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Autonomous Car Expert Thinks Self Driving Cars Will Lead To More En Route Hanky Panky.

A member of the media test drives a Tesla Motors Inc. Model S car equipped with Autopilot in Palo Alto, California, U.S., on Wednesday, Oct. 14, 2015. Tesla Motors Inc. will begin rolling out the first version of its highly anticipated "autopilot" features to owners of its all-electric Model S sedan Thursday. Autopilot is a step toward the vision of autonomous or self-driving cars, and includes features like automatic lane changing and the ability of the Model S to parallel park for you. Photographer: David Paul Morris/Bloomberg via Getty Images

Oh REALLY now? Be right back, buying a Tesla.

But in all seriousness, there is a report out there right now from autonomous vehicle expert Barrie Kirk of the Canadian Automated Vehicles Centre of Excellence saying that the arrival of autonomous cars will lead to more sex while driving. This begs the question, “People have sex while driving?” That answer is yes. We all learn that people engage in oral sex while driving, but people actually do have full on sex while driving too. And up until very recently there hasn’t been much in the way of autonomous driving. Mr. Kirk thinks that it will become a huge problem.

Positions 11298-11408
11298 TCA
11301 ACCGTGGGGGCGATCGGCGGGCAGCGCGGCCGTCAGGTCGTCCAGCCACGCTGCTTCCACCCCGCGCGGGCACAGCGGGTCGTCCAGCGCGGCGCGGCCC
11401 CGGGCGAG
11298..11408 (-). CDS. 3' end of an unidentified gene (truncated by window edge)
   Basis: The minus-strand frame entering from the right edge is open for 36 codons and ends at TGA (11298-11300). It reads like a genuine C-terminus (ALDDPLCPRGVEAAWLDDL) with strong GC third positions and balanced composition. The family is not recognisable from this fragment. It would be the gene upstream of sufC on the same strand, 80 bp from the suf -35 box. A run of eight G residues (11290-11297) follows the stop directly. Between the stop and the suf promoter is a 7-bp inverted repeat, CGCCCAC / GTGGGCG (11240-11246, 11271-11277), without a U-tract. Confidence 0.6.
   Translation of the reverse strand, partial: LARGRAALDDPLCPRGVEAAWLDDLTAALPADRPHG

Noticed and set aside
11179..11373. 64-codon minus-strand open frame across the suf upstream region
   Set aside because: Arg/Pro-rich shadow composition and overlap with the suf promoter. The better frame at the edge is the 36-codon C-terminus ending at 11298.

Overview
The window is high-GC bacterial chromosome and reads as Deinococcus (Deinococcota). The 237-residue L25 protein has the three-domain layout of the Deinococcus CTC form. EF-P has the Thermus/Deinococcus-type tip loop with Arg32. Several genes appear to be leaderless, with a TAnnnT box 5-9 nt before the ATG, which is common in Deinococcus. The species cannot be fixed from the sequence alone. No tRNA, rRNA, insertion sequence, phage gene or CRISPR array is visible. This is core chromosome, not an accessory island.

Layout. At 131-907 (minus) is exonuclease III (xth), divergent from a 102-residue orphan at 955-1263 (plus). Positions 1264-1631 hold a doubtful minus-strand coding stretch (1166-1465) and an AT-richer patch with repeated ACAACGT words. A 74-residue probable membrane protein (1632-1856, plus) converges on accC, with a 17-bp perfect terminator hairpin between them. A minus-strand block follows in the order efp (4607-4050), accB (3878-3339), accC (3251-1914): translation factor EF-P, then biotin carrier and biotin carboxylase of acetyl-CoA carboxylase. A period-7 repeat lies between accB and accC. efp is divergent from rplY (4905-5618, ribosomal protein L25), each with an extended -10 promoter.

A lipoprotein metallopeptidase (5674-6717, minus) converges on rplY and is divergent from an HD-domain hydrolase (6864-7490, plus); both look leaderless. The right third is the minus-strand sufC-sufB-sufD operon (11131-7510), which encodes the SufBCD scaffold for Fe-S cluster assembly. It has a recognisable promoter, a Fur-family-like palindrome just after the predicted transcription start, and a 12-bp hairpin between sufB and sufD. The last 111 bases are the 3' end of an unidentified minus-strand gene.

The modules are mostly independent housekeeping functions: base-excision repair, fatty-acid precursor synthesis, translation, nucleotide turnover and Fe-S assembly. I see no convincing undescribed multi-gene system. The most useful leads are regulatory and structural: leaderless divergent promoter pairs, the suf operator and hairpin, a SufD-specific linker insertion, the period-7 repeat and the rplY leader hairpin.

Federal bureaucrats are raising concerns about distracted driving in semi-autonomous cars that don’t require much input from the driver.

And at least one expert is anticipating that, as the so-called ‘smart’ cars get smarter, there will eventually be an increase in an unusual form of distracted driving: hanky-panky behind the wheel.

“I am predicting that, once computers are doing the driving, there will be a lot more sex in cars,” said Barrie Kirk of the Canadian Automated Vehicles Centre of Excellence.

“That’s one of several things people will do which will inhibit their ability to respond quickly when the computer says to the human, ‘Take over.”‘

Mr. Kirk thinks that we won’t be able to control ourselves and that will lead to more people practicing to make babies in the back seat while digital Jeeves chauffeurs us around.

Federal officials, who have been tasked with building a regulatory framework to govern driverless cars, highlighted their concerns in briefing notes compiled for Transport Minister Marc Garneau soon after he took on the portfolio last fall.

“The issue of the attentive driver is … problematic,” said one note contained in a stream of emails about Tesla’s so-called self-driving car.

“Drivers tend to overestimate the performance of automation and will naturally turn their focus away from the road when they turn on their auto-pilot,” said the note, obtained by The Canadian Press under the Access to Information Act.

“It really needs to be emphasized that these vehicles are not truly self-driving,” say officials, who predict that fully autonomous cars and trucks are “still a few years away.”

Here’s that example of a silly test with Tesla’s autopilot by some YouTubers. You can see, this isn’t a system that’s meant to be turned on and just forgotten about.

So until we have full autonomy, which will happen in the near future, keep it in your pants. In fact, just wait until you get home. Car boning is just uncomfortable.

(Sources: CBC News and YouTube)


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